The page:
However, only a year later came the news that Jaber had departed for Los Angeles and that LWD would be transformed into a dance hub, "a dedicated dance arts venue and incubator that supports and develops mid career, independent and emerging artists". Jaber cited lack of funding as the main reason for his departure: the Australia Council triennial funding had expired in 2012, and the company had been surviving on project grants ever since. Only one out of nine of Jaber's applications for funding for 2015 had been successful: the SA government had contributed a grant of A$50,000, which was hardly enough to pay a single salary. There were other reasons too, some personal, but he was working on forming a new company which would work across international borders. Jaber pointed to some successful developments at the company under his management – workshops and masterclasses with some of the best dancers from around the country, and the establishment of an education and community program and the appointment of an education manager, Kialea-Nadine Williams.[3]

2016: LWDance Hub

In 2016, Warren reshaped the company to accommodate the reduced funding, rebranding it as LWDance Hub, relying on residencies, workshops and open house sessions for performers and choreographers to hone their skills.[1][4]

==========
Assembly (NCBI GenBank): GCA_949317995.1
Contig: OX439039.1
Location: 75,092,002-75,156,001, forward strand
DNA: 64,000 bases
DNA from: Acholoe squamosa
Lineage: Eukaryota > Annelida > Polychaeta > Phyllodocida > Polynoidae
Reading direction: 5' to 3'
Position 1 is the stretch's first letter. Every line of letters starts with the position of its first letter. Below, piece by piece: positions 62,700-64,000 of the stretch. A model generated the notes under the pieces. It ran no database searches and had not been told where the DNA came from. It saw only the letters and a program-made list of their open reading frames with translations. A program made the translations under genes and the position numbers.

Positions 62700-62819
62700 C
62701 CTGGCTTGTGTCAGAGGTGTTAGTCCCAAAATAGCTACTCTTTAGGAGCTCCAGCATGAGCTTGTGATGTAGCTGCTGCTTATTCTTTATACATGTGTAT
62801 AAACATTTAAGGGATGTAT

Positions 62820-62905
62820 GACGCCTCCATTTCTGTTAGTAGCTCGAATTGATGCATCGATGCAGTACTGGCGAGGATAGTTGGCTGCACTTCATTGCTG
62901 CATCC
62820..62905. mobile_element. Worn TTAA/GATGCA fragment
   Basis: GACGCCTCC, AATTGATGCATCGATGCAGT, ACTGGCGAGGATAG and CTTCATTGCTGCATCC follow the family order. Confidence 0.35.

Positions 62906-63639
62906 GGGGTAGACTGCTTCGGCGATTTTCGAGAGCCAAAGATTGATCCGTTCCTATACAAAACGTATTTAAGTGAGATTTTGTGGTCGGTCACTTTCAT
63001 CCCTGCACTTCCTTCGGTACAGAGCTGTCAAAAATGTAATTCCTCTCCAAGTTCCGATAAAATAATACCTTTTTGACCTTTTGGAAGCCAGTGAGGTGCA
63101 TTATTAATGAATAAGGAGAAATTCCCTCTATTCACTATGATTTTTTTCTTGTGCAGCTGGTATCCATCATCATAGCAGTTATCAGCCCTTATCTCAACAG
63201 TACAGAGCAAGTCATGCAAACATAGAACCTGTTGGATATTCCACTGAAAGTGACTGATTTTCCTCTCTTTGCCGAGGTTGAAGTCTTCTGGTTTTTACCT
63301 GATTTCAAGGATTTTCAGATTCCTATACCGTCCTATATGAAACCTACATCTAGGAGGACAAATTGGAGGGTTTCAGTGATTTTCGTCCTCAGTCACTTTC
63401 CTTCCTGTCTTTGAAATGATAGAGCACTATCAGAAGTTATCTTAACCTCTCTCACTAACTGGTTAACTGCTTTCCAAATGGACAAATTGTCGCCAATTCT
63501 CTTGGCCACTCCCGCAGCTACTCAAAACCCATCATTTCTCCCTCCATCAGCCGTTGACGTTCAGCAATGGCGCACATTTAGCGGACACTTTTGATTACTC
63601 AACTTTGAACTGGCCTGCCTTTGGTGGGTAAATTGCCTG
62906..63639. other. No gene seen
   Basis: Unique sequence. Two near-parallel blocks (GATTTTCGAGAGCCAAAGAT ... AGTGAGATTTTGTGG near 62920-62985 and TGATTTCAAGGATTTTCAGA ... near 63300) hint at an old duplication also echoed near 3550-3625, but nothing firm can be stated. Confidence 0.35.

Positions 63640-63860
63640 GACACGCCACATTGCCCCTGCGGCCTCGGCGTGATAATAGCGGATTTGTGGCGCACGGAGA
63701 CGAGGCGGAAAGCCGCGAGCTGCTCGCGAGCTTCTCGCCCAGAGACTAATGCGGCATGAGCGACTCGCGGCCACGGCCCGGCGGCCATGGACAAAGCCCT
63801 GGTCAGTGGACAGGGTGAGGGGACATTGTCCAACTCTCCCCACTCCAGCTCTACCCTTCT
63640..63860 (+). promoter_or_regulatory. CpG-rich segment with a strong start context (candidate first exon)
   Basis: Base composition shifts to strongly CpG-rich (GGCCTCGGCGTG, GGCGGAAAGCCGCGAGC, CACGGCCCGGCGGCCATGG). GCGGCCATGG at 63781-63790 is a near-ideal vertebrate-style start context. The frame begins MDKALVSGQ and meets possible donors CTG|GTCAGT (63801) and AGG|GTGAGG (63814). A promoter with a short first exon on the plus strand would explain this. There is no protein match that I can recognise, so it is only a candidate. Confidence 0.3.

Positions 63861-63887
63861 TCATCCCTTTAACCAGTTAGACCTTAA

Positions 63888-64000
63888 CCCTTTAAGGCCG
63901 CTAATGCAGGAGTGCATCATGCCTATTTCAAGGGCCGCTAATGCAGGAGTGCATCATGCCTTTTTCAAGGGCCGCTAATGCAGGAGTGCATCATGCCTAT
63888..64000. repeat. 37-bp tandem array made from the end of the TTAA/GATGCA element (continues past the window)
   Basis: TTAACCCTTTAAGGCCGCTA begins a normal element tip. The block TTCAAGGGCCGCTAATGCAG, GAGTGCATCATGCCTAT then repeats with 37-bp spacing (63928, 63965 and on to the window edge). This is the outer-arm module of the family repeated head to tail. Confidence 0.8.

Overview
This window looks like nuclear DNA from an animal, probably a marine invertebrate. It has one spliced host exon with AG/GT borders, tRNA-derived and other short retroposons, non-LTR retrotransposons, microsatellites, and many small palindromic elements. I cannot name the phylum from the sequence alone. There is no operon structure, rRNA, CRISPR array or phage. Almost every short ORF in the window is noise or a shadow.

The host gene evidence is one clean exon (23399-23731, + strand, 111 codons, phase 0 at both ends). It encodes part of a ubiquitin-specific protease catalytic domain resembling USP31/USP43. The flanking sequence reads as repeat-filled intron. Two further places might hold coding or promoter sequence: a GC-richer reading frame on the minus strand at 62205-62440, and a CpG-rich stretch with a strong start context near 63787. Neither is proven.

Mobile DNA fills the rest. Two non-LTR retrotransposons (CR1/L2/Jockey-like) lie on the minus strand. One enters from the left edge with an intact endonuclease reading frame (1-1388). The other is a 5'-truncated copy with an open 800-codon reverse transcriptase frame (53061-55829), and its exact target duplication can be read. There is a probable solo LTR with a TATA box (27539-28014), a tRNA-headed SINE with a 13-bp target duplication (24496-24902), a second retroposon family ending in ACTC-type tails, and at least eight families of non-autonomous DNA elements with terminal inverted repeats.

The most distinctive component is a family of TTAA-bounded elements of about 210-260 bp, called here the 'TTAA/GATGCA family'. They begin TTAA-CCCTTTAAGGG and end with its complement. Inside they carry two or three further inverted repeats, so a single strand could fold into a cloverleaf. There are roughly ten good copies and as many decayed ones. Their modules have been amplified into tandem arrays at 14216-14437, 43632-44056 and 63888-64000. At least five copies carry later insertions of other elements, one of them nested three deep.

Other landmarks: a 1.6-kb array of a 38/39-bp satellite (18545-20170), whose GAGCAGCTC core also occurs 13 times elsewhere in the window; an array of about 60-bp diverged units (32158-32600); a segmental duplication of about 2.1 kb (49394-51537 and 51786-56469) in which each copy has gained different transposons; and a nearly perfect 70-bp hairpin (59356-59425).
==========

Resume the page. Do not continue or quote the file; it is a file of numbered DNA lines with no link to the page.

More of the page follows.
From early 2018 through to July 2019, the LWDance Hub supported 33 creative endeavours, presented 25 new works for the Adelaide Fringe and SALA Festival, and had 200 artists take part in its programs.[1]

2019: Dance Hub SA

In July 2019, Warren handed over the artistic directorship to choreographer and multimedia artist Amanda Phillips, at the same time renaming the company Dance Hub South Australia (later changing this to Dance Hub SA, with Warren staying on as patron[5]).

Dance Hub SA was officially launched in August 2019, with the rebranding reinforcing the organisation as the peak body for dance in the state. The Hub is intended as a community space for both emerging and established dancers and choreographers, with one of its goals being for it to be the bridge between formal education and "the real world", creating another pathway (outside of dance companies) for aspiring choreographers to hone their craft. The "Mind The Gap" residency program is a partnership with Tasmanian company , and the Artist in Residence program. The inaugural artist on a new international exchange program would be Wu Chien-Wei, from Taiwan’s Tussock Dance Theatre.[6]